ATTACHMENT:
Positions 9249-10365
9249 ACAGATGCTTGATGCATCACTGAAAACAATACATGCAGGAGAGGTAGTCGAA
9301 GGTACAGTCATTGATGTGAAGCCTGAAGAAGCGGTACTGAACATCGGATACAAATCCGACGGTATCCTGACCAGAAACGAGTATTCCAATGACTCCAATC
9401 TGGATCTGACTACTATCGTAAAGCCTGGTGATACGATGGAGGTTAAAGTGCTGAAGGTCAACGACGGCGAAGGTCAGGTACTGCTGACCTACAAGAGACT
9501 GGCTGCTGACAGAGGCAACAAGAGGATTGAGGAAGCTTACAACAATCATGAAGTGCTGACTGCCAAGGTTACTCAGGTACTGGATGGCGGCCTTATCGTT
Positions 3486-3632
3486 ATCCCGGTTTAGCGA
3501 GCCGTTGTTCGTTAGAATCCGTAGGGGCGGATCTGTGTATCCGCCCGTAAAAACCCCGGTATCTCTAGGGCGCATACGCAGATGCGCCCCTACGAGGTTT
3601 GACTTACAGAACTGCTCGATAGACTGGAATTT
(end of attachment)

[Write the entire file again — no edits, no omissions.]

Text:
Positions 9249-10365
9249 ACAGATGCTTGATGCATCACTGAAAACAATACATGCAGGAGAGGTAGTCGAA
9301 GGTACAGTCATTGATGTGAAGCCTGAAGAAGCGGTACTGAACATCGGATACAAATCCGACGGTATCCTGACCAGAAACGAGTATTCCAATGACTCCAATC
9401 TGGATCTGACTACTATCGTAAAGCCTGGTGATACGATGGAGGTTAAAGTGCTGAAGGTCAACGACGGCGAAGGTCAGGTACTGCTGACCTACAAGAGACT
9501 GGCTGCTGACAGAGGCAACAAGAGGATTGAGGAAGCTTACAACAATCATGAAGTGCTGACTGCCAAGGTTACTCAGGTACTGGATGGCGGCCTTATCGTT
Positions 3486-3632
3486 ATCCCGGTTTAGCGA
3501 GCCGTTGTTCGTTAGAATCCGTAGGGGCGGATCTGTGTATCCGCCCGTAAAAACCCCGGTATCTCTAGGGCGCATACGCAGATGCGCCCCTACGAGGTTT
3601 GACTTACAGAACTGCTCGATAGACTGGAATTT